People were lying on the snow, howling in agony. Legs were fractured, and victims were unconscious. The scenario was staged, but the surge of adrenaline I felt was real enough. So was that initial feeling of helplessness. “What do I do?” Years of experience hiking couldn’t help me, but basic first aid could.
BEYOND THE GOLDEN HOUR For every quarter mile you hike into the woods, it will take approximately one hour to be rescued and brought to a hospital. A two-mile hike, therefore, could translate into eight hours between an injury and the benefits of modern medical technology. That’s the first thing I learned at a two-day Wilderness First Aid (WFA) course taught by instructors from Stonehearth Open Learning Opportunities (SOLO), a Conway, N.H.-based provider of wilderness medical training.
The mock victims I encountered had, in theory, hiked much farther than a quarter mile from the road, as most of us would. They were therefore beyond the boundaries of the “Golden Hour,” the window of time after a trauma when hospital care can significantly influence patient recovery. Go beyond that hour, and the odds may stack against you.
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AN OUNCE OF PREVENTION The most common back-country injuries are cuts, bruises, scrapes, strains, and fractures, but even seemingly minor injuries can lead to shock, dehydration, or hypothermia if left untreated. Bringing the right equipment and clothing, knowing the weather forecast, studying trail maps, having (and ably reading) a map and compass, and picking a route that fits the ability level of everyone in the group is often what keeps us safe—and keeps our first-aid skills on the shelf.
Safety also stems from proper nutrition. On an average day, your body requires a minimum of two liters of fluid. When doing something strenuous, you may need up to three liters per hour. Drink too little and trigger either hypothermia or heat stroke depending on the weather conditions. You’ll also burn at least 3,000-4,000 calories on the trail, so pack carbohydrate-rich foods. Wilderness rescue personnel often carry Jell-O packets to mix in warm water. The high sugar content is an instant energy boost to a fatigued body.
THE POUND OF CURE Accidents still happen. As I walked to where our “patients” were lying, I stopped to assess if the scene was safe. Rushing over can seem heroic, but if the area presents dangers (rock slide, avalanche, angry bear), you could be at risk and no help to anyone else. Paul Petzoldt, founder of the National Outdoor Leadership School (NOLS), was famous for saying that the best thing you can do when faced with an emergency is to sit down and have a cigarette. He wasn’t advocating smoking; he was suggesting that we not let panic push us into bad decision-making. Our brain, after all, is the only real tool we have in the backcountry.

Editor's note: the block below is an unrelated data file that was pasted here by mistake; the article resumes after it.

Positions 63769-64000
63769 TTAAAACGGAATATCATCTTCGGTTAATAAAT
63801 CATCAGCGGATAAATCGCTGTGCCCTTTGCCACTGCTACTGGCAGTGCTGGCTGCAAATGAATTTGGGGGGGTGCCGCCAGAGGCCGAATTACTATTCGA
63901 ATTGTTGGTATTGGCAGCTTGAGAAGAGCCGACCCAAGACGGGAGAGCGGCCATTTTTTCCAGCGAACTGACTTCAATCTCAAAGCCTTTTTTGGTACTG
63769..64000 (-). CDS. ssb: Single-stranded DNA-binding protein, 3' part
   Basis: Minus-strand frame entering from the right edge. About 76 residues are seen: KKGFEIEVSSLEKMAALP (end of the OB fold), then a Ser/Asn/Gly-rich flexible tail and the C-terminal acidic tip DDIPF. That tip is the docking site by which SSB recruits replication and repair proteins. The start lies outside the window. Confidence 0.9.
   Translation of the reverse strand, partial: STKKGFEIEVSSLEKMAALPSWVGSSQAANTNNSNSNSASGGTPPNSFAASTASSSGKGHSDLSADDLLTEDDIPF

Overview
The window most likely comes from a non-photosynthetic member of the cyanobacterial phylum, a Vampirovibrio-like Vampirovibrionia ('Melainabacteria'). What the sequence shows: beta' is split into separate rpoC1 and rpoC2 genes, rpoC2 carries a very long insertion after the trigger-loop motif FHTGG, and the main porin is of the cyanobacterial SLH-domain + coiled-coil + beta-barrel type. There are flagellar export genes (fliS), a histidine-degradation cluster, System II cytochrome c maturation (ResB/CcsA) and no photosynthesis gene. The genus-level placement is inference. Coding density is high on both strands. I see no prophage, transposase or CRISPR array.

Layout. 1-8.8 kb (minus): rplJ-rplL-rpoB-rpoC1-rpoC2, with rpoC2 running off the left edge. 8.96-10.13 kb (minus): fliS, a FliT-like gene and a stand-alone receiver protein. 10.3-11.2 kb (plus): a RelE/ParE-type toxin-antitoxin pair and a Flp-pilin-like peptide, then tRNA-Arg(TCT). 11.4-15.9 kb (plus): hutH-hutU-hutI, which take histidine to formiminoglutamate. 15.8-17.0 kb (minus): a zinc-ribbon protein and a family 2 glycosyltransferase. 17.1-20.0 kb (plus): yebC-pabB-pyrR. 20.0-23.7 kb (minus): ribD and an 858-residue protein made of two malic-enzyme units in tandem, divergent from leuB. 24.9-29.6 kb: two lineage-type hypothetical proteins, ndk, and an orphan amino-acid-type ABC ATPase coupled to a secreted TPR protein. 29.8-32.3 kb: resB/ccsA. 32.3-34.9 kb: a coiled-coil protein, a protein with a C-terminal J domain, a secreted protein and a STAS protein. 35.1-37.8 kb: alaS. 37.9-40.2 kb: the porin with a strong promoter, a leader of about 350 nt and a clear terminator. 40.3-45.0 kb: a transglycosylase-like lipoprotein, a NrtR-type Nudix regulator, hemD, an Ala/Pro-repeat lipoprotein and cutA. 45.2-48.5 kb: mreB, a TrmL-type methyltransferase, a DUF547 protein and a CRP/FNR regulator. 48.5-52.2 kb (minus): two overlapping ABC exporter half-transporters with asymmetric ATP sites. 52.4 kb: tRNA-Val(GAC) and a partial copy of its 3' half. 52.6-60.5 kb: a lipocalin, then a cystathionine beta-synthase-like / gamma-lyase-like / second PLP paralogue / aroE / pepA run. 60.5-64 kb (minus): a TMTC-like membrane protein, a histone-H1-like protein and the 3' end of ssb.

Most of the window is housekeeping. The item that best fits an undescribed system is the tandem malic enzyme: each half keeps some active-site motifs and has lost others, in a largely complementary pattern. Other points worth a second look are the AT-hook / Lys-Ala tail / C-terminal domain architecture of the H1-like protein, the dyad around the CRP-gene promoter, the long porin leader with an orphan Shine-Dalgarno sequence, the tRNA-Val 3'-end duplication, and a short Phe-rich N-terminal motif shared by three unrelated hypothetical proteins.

Once the scene is safe, I learned to first check a patient’s ABCs— is an Airway clear, is she Breathing, what’s the status of her Circulation (is there a pulse or severe bleeding)? A person, after all, can survive days without water but only six minutes without oxygen. It’s also helpful to know the average resting heart rate (60 to 80 beats per minute). A higher or lower rate might, over time, indicate a change in condition. Taking a pulse at the carotid artery is easy, but try it with pulse points on the wrist or ankle to see if the blood is circulating to the body’s extremities. Bring a watch to do this properly.
A pad of paper and pencil in your first-aid kit wouldn’t hurt either. You need to capture information to share with rescue or hospital personnel. Professionals call this a SOAPnote, which stands for Subjective (patient perspective), Objective (vital signs and patient exam), Assessment (what’s wrong), and Plan (what to do). Another thing for the first-aid kit: Benadryl. This antihistamine can counter an unexpected allergic reaction. Something I hadn’t considered.
There’s more to wilderness first aid—a lot more—and it’s essential backcountry training. You never know if or when you’ll be called upon to stop…and have a cigarette.